30 review for Wasting Time on the Internet

  1. 4 out of 5

    Morris

    Full review to come. Unbiased rating based upon a copy won through the Goodreads First Reads program.

  2. 5 out of 5

    Laura

    This started out super interesting. It is authored by a professor at the University of Pennsylvania who actually taught a class called "Wasting Time on the Internet" -- a social science look at how we spend our time when we are doodling around out there. Some of the class exercises included: * Data duels - two people exchange laptops, stand back to back, walk 10 paces, then turn around and delete one document from the other's computer (and empty the trash so there's no getting it back), and close This started out super interesting. It is authored by a professor at the University of Pennsylvania who actually taught a class called "Wasting Time on the Internet" -- a social science look at how we spend our time when we are doodling around out there. Some of the class exercises included: * Data duels - two people exchange laptops, stand back to back, walk 10 paces, then turn around and delete one document from the other's computer (and empty the trash so there's no getting it back), and close all windows so there's no way to know what was deleted. * Work as a group to invent a rumor. Spread the rumor on as many social media sites as possible. * See who can tally the largest dollar amount in their Amazon shopping cart in 15 minutes time. The winner spent $23,475,104.18 by adding vintage stamps, sports memorabilia, and jewelry. There were many other things this class tried as a group. At one point, class members were asked to stand up and share the formulas they use to create passwords. Turns out, passwords are highly personal and often contain some clues as to what means the most to us. Can you imagine sharing yours? Would you be embarrassed to admit what those numbers and letters represent for you? So while it's true that we are in a sense wasting time when we are online, another perspective is that we are actually highly engaged and connected to others. We are seeking connection. The book bogged down a bit for me in the second half as it became more academic in nature. Finished it but I skimmed so it didn't stay with me. Decent enough for the food for thought the first few chapters provided.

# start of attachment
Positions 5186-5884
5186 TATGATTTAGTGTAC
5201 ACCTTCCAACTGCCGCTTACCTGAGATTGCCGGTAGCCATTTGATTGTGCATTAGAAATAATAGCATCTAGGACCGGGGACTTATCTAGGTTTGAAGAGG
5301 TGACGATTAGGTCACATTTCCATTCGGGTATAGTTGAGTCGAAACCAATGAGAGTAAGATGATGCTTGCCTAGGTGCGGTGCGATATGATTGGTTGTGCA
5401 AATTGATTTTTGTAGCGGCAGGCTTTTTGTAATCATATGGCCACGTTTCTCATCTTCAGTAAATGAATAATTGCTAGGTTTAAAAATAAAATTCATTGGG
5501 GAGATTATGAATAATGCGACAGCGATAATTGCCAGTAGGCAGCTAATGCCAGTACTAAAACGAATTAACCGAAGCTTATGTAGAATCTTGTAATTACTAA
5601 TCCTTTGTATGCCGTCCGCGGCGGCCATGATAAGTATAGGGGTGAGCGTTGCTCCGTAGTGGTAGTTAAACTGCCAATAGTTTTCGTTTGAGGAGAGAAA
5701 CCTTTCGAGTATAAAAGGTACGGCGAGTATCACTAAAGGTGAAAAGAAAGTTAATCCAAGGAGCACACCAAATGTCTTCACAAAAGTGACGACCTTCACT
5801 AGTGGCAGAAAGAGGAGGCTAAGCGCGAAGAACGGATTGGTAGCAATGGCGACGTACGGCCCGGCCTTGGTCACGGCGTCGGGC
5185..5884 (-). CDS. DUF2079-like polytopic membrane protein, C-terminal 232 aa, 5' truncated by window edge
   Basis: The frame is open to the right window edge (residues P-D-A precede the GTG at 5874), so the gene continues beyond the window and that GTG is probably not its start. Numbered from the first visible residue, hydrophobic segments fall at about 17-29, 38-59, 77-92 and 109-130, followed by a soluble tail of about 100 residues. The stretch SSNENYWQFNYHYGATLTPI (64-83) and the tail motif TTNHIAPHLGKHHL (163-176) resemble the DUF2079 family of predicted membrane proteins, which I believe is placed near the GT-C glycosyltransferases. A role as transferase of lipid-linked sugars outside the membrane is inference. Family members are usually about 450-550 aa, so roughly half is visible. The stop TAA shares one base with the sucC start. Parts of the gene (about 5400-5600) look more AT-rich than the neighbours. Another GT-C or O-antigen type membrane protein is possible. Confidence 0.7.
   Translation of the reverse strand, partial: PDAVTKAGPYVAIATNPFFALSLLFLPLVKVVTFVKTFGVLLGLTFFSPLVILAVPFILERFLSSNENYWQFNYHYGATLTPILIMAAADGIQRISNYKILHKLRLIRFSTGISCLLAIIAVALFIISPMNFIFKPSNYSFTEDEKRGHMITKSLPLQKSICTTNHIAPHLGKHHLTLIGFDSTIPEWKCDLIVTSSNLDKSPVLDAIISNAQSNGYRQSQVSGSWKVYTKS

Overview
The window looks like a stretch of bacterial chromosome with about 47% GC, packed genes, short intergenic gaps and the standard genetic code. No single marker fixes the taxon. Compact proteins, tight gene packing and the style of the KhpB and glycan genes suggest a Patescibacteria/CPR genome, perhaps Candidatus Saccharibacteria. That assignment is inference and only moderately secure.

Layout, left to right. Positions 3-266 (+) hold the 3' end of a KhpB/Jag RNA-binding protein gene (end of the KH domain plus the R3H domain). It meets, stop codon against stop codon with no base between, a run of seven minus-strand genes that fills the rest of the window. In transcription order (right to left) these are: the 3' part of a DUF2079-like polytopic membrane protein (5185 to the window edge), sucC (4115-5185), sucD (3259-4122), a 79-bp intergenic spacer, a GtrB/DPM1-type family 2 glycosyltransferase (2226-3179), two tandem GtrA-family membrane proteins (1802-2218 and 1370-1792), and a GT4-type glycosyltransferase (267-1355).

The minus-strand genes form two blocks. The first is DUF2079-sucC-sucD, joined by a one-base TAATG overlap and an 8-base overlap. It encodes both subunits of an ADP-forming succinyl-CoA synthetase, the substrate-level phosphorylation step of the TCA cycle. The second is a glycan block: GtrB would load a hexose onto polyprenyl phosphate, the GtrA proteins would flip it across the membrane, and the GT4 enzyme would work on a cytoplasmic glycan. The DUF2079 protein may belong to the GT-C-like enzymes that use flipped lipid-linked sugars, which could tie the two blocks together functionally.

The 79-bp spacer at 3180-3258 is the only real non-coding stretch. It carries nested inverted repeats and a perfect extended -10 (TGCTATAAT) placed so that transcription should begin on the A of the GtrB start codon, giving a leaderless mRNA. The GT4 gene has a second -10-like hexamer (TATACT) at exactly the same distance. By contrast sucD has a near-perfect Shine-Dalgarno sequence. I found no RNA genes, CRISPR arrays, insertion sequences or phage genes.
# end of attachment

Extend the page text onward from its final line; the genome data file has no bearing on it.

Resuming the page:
3. 5 out of 5

    Jayaprakash Satyamurthy